Algorithm Development
Dataset
We have chosen our dataset from Viral siRNA database (VIRsiRNAdb) which contains over 1358 siRNA sequences targeting different human viruses and HIV siRNA database (HIVsir) having over 750 entries. From these databases we have selected 927 and 240 19mer sequences respectively which were having numerical (quantitative) efficacy. Further 1204 sequences from patents were also used. In addition 67 more siRNAs were collected from the literature. This combined dataset of 2294 siRNAs was reduced to 1725 sequences after removal of redundant sequences. From this dataset we randomly selected 345 sequences for validation and the rest 1380 sequences were used in training
Parameters
Various sequence features like nucleotide frequency, binary pattern, thermal stability and many hybrids approaches.
1) Nucleotide Frequency:
The objective of calculating nucleotide frequency of siRNA sequences is to transform any length of nucleotide sequence to fixed length feature vectors. This is important while using machinelearning techniques because it requires fixed length pattern. The information of each siRNA can be encapsulated to a vector of 4, 16, 64, 256 and 1024 multidimensions using frequency of its mononucleotide, dinucleotide, trinucleotide, tetranucleotide, pentanucleotide subsequences respectively.
2) Binary Pattern:
We employed binary pattern to extract siRNA features based on the occupancy of nucleotides at each position of siRNA sequences. Four binary patterns used for each nucleotide are follows
A=1000, C=0100, G=0010, U=0001
and this resulted in accumulation of 76 patterns for each 19mer siRNA.
3) Thermodynamics Properties:
The thermodynamic dimensions correspond to the Gibbs free energy stability of the nucleotide pairs of the siRNAs.
4) Secondary Structure:
Secondary structure was calculated using RNAfold programme of Vienna RNA package. It predicts the minimum free energy (MFE) secondary structure and equilibrium basepairing probabilities of single sequences.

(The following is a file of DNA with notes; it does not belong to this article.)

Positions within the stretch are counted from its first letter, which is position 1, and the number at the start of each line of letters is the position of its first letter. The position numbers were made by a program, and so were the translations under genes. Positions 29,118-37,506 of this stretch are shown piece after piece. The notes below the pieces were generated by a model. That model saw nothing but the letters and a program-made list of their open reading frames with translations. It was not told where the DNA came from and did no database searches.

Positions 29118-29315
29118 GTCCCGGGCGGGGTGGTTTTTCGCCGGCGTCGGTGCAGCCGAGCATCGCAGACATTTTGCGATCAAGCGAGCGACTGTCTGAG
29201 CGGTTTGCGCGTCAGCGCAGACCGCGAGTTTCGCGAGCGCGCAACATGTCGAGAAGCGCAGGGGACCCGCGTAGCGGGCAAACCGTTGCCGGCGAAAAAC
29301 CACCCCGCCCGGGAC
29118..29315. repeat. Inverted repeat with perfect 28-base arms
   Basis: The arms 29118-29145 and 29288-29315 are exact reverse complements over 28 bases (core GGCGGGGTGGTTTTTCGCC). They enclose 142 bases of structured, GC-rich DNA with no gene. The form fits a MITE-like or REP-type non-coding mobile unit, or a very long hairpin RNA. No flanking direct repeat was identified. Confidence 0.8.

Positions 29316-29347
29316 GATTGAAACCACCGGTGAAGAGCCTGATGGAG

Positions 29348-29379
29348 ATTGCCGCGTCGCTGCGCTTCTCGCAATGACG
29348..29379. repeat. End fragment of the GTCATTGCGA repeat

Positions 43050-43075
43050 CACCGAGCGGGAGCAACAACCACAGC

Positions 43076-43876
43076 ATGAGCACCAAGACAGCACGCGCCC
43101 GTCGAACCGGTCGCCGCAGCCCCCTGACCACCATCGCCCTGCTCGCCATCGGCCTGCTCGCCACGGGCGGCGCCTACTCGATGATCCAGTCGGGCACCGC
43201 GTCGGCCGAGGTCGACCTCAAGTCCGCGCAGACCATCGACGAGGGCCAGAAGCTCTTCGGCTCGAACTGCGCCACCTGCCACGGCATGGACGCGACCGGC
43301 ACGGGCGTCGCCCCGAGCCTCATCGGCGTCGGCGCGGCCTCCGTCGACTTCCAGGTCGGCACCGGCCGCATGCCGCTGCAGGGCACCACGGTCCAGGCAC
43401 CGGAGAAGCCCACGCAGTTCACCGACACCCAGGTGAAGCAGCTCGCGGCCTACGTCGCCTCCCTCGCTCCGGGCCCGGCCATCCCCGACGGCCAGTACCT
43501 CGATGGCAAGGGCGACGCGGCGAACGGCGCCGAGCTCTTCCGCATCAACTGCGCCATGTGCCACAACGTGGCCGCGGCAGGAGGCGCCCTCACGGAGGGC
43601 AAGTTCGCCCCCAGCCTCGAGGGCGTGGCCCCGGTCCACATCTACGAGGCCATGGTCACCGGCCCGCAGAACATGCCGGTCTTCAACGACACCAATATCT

3) Hybrids Approaches:
In hybrid approach, besides being used individually, more parameters from nucleotide frequency and binary pattern were used in order to increase the performance of the prediction method. We have used two hybrids methods, mono+di+tri+tetra+penta+binary and mono+di+tri+tetra+penta+binary+thermo which make vectors of total 1440 and 1461 features respectively.
Here is a list of siRNA features employed in building the models:
Model 
Features 
Pattern 



1 
Mononucleotide frequency 
4 

2 
Dinucleotide frequency 
16 

3 
Trinucleotide frequency 
64 

4 
Tetranucleotide frequency 
256 

5 
Pentanucleotide frequency 
1024 

6 
1+2 
20 

7 
1+2+3 
84 

8 
1+2+3+4 
340 

9 
1+2+3+4+5 
1364 

10 
Binary 
76 

11 
Thermodynamic features 
21 

12 
Secondary structure 
28 

13 
9+10 
1440 

14 
9+10+11 
1461 

15 
9+10+11+12 
1489 

Machine learning Technique
Support vector machines (SVMs) were trained with the selected sequence features to predict siRNA potency. SVM allows choosing a number of parameters and kernels. The SVMlight software package (available at http://svmlight.joachims.org/) was used to construct SVM classifiers. In this study, we used the radial basis function (RBF) kernel:
k(x ,y)=exp(γx  y^{2})
where x and y are two data vectors, and γ is a training parameter. In addition we also used other machine learning methods like ANN, KNN and REP Tree but the performance on SVM was best.
Evaluation
In order to evaluate performance of our models, we used Pearson’s correlation coefficient (R). All models were evaluated using tenfold cross validation technique.
Where n is the size of test set, E_{i}^{pred} and E_{i}^{act} is the predicted and actual efficacy respectively.